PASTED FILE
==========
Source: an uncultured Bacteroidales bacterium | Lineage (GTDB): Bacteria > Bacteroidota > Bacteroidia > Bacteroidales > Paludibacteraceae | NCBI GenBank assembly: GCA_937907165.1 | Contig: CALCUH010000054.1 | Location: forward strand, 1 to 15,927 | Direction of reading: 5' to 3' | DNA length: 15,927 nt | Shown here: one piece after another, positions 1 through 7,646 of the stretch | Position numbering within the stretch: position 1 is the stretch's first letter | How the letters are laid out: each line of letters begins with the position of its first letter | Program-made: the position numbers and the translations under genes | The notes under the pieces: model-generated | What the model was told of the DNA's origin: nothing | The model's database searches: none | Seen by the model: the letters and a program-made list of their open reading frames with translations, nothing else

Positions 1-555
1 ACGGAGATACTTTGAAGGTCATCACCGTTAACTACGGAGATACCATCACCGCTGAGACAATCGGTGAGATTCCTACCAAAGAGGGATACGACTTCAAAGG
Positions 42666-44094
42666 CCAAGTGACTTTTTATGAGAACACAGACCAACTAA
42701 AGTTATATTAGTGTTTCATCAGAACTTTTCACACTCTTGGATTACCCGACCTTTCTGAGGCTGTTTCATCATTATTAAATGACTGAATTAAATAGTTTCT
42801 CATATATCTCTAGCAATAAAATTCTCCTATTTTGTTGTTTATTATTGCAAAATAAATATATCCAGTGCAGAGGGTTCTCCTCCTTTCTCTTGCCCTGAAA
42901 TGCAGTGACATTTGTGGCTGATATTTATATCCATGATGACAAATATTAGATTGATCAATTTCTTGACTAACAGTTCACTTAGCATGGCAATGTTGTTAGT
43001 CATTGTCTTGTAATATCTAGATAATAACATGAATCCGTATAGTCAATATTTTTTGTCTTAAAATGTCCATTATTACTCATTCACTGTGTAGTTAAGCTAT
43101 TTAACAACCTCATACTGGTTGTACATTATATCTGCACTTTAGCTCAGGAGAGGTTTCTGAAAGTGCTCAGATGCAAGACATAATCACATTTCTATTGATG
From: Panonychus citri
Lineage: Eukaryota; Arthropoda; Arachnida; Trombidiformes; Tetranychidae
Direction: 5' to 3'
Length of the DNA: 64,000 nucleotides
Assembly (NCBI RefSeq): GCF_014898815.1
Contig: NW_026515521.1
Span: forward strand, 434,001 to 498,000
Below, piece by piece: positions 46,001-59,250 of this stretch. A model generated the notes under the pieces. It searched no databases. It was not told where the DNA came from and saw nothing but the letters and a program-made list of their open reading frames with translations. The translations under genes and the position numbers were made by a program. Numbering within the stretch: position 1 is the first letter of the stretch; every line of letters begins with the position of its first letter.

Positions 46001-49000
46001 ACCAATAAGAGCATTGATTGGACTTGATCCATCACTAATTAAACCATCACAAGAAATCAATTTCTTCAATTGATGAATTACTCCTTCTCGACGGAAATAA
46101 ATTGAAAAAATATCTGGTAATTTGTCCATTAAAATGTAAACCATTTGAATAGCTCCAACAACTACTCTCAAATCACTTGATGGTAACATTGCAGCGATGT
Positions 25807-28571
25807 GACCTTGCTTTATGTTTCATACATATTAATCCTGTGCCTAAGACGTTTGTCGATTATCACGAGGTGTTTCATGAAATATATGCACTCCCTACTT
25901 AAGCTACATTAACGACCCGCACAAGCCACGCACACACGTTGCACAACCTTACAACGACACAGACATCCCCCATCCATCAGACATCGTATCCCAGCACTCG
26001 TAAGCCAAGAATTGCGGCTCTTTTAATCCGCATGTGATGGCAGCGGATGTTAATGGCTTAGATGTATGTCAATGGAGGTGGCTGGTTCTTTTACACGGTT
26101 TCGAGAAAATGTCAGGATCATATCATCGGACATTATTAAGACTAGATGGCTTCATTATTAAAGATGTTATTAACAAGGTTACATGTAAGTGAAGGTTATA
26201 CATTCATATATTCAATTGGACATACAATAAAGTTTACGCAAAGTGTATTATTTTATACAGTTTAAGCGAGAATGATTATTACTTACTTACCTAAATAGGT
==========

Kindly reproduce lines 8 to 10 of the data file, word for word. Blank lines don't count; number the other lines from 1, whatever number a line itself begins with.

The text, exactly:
42901 TGCAGTGACATTTGTGGCTGATATTTATATCCATGATGACAAATATTAGATTGATCAATTTCTTGACTAACAGTTCACTTAGCATGGCAATGTTGTTAGT
43001 CATTGTCTTGTAATATCTAGATAATAACATGAATCCGTATAGTCAATATTTTTTGTCTTAAAATGTCCATTATTACTCATTCACTGTGTAGTTAAGCTAT
43101 TTAACAACCTCATACTGGTTGTACATTATATCTGCACTTTAGCTCAGGAGAGGTTTCTGAAAGTGCTCAGATGCAAGACATAATCACATTTCTATTGATG